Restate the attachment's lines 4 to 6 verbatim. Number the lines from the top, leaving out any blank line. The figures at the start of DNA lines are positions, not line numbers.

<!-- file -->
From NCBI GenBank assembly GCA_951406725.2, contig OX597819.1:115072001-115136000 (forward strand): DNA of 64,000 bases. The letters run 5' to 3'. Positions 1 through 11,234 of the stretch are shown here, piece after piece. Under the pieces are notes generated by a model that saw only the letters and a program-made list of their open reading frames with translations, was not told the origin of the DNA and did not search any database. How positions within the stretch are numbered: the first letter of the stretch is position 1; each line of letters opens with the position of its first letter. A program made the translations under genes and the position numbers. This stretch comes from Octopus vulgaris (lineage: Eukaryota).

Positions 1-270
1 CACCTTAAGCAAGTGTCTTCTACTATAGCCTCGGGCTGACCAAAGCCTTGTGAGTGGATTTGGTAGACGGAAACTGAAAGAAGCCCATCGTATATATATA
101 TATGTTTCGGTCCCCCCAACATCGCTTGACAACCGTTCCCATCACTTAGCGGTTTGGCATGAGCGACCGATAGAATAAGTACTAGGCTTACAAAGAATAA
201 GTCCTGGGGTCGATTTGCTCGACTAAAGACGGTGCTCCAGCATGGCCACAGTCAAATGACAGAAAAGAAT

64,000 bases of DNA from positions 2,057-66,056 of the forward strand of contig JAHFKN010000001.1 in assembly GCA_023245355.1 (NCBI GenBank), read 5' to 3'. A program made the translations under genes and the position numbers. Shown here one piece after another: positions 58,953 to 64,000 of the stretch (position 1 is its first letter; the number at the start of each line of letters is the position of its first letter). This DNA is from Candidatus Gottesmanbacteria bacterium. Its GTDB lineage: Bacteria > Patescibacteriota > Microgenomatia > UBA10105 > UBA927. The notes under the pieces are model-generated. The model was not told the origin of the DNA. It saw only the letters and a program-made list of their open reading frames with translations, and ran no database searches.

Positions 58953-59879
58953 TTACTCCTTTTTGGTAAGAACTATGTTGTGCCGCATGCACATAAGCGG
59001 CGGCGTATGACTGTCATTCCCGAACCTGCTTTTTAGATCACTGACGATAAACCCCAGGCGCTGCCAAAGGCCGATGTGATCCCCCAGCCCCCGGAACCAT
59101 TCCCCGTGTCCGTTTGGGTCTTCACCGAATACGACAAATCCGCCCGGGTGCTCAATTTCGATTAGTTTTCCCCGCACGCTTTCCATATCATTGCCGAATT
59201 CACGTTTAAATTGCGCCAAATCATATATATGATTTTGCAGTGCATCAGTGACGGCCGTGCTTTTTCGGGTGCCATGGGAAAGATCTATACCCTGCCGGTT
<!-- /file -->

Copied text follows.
101 TATGTTTCGGTCCCCCCAACATCGCTTGACAACCGTTCCCATCACTTAGCGGTTTGGCATGAGCGACCGATAGAATAAGTACTAGGCTTACAAAGAATAA
201 GTCCTGGGGTCGATTTGCTCGACTAAAGACGGTGCTCCAGCATGGCCACAGTCAAATGACAGAAAAGAAT

64,000 bases of DNA from positions 2,057-66,056 of the forward strand of contig JAHFKN010000001.1 in assembly GCA_023245355.1 (NCBI GenBank), read 5' to 3'. A program made the translations under genes and the position numbers. Shown here one piece after another: positions 58,953 to 64,000 of the stretch (position 1 is its first letter; the number at the start of each line of letters is the position of its first letter). This DNA is from Candidatus Gottesmanbacteria bacterium. Its GTDB lineage: Bacteria > Patescibacteriota > Microgenomatia > UBA10105 > UBA927. The notes under the pieces are model-generated. The model was not told the origin of the DNA. It saw only the letters and a program-made list of their open reading frames with translations, and ran no database searches.